After the NAUCC, Sanders first left the country in 2010 for the Unicycle World Championship and Convention (UNICON) in Wellington, New Zealand. Having no accommodation, he appealed on a unicycle forum for accommodation and was able to crash into someone’s floor.

When he arrived it was a hostel full of the best unicyclists in the world he had never met before. Sleeping on the same floor were the New Zealand world champion, great Australian riders, world famous French riders and many more.

“Just by chance I met all these amazing people and became good friends with them,” Sanders said.

Since those two weeks in Wellington, Sanders has traveled to UNICON in Italy, Montreal, Spain and, most recently, Grenoble, France, where he competed in skate park tricks trials and competition. Although he did not rank as high as in previous years, he was still surprised by his success after the pandemic interrupted his initial preparation.

“I would never have left America if not for the unicycling world championships that took place in New Zealand,” Sanders said. “I traveled to New Zealand on my own and it was so out of my comfort zone to travel alone and talk with people who don’t speak my language, even just to get my passport. I learned that I loved it. I love this discomfort and I love travel and new experiences.

Since then Sanders has made a name for himself in the unicycling community by attending every event, riding well and being an active member of the community. He helped create rule books and rewrite world and national competition rules and served on the board of directors for the urban riding of the Unicycling Society of America.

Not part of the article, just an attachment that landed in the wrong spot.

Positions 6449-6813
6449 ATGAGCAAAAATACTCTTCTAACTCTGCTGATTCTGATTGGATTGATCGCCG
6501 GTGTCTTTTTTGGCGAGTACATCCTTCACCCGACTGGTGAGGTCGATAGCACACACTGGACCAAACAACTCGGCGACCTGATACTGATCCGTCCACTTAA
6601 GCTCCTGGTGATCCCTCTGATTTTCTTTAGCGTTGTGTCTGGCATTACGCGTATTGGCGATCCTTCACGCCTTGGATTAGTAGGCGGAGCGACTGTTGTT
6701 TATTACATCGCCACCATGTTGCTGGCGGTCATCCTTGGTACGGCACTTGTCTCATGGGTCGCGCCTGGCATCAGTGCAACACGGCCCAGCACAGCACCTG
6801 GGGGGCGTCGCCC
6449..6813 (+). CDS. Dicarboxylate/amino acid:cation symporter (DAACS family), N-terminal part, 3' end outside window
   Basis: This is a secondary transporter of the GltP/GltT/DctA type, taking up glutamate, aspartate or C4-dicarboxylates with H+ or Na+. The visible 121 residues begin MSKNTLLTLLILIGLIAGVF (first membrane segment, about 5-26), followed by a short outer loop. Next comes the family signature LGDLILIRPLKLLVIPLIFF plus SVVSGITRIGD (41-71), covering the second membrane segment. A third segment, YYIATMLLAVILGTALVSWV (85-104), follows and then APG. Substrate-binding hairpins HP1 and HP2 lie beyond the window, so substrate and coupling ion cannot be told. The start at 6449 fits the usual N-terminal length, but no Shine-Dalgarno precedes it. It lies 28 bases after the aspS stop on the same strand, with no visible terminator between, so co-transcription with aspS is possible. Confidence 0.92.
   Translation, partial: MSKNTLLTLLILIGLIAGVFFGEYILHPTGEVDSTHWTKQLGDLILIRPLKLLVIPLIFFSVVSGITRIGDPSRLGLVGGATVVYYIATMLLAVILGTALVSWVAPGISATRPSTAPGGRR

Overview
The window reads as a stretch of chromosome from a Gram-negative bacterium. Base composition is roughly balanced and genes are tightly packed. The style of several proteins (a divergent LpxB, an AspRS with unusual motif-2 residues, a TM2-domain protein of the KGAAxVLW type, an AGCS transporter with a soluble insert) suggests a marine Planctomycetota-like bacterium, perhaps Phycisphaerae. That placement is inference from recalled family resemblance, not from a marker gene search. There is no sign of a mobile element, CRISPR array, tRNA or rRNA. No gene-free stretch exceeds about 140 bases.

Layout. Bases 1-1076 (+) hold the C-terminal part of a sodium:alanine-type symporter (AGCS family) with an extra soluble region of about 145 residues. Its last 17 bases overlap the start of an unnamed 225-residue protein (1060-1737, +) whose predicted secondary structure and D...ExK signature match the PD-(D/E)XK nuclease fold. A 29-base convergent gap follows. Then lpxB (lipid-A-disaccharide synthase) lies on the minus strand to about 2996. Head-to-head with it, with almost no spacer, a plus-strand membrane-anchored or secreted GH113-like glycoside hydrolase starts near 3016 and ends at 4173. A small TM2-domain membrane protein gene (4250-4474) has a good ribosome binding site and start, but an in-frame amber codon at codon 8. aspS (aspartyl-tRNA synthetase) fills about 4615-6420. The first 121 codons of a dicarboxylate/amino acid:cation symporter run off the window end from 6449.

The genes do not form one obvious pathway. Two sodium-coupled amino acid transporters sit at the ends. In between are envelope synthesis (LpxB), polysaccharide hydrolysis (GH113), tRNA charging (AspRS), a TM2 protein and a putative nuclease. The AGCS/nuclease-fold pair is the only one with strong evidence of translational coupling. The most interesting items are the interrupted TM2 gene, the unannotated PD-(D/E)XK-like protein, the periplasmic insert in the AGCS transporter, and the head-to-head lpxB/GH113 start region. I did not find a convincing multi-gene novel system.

According to Sanders, although competitions provide a goal to achieve, they are few and far between. The majority of his driving takes place around town, working on laps with friends to try and unlock more advanced skills.

One of his unicyclist friends is Mos Hart, a 17-year-old unicyclist from Spokane. While the two knew each other through rock climbing, it was unicycling that brought them together.

Hart knew how to ride before he met Sanders but was unfamiliar with extreme unicycling. Since meeting Sanders when they were 13, the two have traveled to unicycling events across the country.

“He’s always open to wanting to teach me and help me grow in my riding has made such a difference,” Hart said. “He never tried to be selfish with his skills, and the things he knew he was always trying to share to help me grow to be the best I could be.”

While Hart said Sanders has been quite the mentor, they are now on a more equal skill level and Hart has even started to outplay Sanders in rail grinding. After years of riding together, their mentorship turned into a friendship.

“After learning to ride, I don’t think I would have gone on and tried to learn new stuff if it wasn’t for Phil,” Hart said. “Seeing him ride has always been an inspiration to me.”

Sanders still rides every other day and loves building custom unicycles to see how everyone feels. For him, the unicycle is a lifetime commitment.

“I never want to stop [unicycling]”, Sanders said. “It sounds very hokey to say, but I think unicycling teaches you a lot about balance, not just about doing it literally, but in life. Unicycling is one of those activities where it won’t get you anything. There’s never a point in unicycling where you get good enough that you can now do a variety of skills. It’s one of those things that reminds me that if you want something in life, you have to go out there and work for it.